There is a growing trend for cross-border expansion, merger or acquisition among top-tier businesses as they react to an increasingly global marketplace. When these transactions happen, one of the most important, but often overlooked, factors are people.
Figures from Baker & McKenzie’s 2014 ‘Going Global’ study into cross-border M&A reveal that 1,083 cross-border deals worth $263 billion took place in the first three months of 2014 alone. It also said that human capital was the second most important consideration in 25% of all deals.
Even if a progressive business doesn’t yet have an international presence; all modern employers need to attract the best talent, and should be keen to carry out that search on a broad stage, recruiting out of state, country or even continent.
Data collated by the Organisation for Economic Cooperation & Development (OECD) shows a significant increase in the inflow of people into and between OECD member countries during the last decade. In Australia, for instance, there were 251,000 new permanent residents in 2013, compared with just 123,000 in 2003.
In the United States, the number of new permanent residents confirmed in 2012 was 1.03 million, compared to 703,000 in 2003. Germany saw its population increase by 1.1 million in 2013, compared to 600,000 in 2003.
These are all trends which impact the makeup of any workforce, so 21st Century employers need to remain cognisant of the fact that increased labour mobility brings with it challenges, as well as the obvious advantages.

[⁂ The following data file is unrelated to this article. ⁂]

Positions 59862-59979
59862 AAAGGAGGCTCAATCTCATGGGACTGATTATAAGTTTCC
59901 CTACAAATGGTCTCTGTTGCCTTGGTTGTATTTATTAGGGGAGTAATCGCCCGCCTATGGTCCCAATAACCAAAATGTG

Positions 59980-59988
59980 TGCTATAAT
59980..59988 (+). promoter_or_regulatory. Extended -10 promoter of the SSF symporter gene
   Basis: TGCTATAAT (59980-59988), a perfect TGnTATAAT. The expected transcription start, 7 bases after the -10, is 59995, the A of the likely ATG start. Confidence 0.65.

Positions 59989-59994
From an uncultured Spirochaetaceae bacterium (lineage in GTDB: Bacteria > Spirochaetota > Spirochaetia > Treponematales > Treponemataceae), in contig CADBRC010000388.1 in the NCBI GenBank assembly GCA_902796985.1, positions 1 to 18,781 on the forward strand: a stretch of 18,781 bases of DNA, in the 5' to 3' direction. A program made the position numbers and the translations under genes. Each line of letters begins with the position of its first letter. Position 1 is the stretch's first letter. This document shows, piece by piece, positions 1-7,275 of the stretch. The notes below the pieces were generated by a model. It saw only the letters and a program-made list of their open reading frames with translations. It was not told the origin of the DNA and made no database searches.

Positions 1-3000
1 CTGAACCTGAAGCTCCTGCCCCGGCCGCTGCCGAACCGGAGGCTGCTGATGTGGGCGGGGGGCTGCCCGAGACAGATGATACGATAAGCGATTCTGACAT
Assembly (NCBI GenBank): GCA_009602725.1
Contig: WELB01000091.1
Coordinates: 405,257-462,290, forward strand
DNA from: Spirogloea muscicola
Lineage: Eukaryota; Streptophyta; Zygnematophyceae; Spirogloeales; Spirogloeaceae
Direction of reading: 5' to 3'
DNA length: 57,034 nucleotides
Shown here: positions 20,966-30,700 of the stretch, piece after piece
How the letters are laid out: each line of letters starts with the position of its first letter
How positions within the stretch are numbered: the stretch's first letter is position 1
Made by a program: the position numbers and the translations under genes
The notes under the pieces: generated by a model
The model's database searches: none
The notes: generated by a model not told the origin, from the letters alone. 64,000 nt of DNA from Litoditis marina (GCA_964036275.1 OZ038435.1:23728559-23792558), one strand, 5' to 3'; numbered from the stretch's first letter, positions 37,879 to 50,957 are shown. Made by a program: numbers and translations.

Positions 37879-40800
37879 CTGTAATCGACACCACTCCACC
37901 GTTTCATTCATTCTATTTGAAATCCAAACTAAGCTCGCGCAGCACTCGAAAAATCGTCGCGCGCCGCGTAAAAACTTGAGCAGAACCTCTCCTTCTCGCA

Hiring new employees in a foreign jurisdiction, filling international vacancies, or moving staff intra-company across borders can have far-reaching implications for employment law.
One of the most important aspects to be aware of is the way that laws relating to record-keeping differ across jurisdictions. Employers must give careful consideration to the privacy of employee data, understand the implications of migrating employment records between countries or states and assess the relevance of existing employment contracts.
IR Global has teamed up with Australian employment law expert Jeremy Cousins, principal of Whitehall Workplace Law in Melbourne, to analyse some of the major issues that need to be considered by 21st Century employers and their advisers.
Jeremy has more than 13 years of experience as a dedicated employment and industrial relations lawyer with large internationally-focused commercial law firms. He recently chaired a virtual roundtable of members from the IR Global Employment Group to highlight some differentials in global law where employee record keeping is concerned.
The following discussion involves members from The Netherlands, USA, India and Australia. It serves to emphasise the importance of employment law due diligence to any company with an international mindset.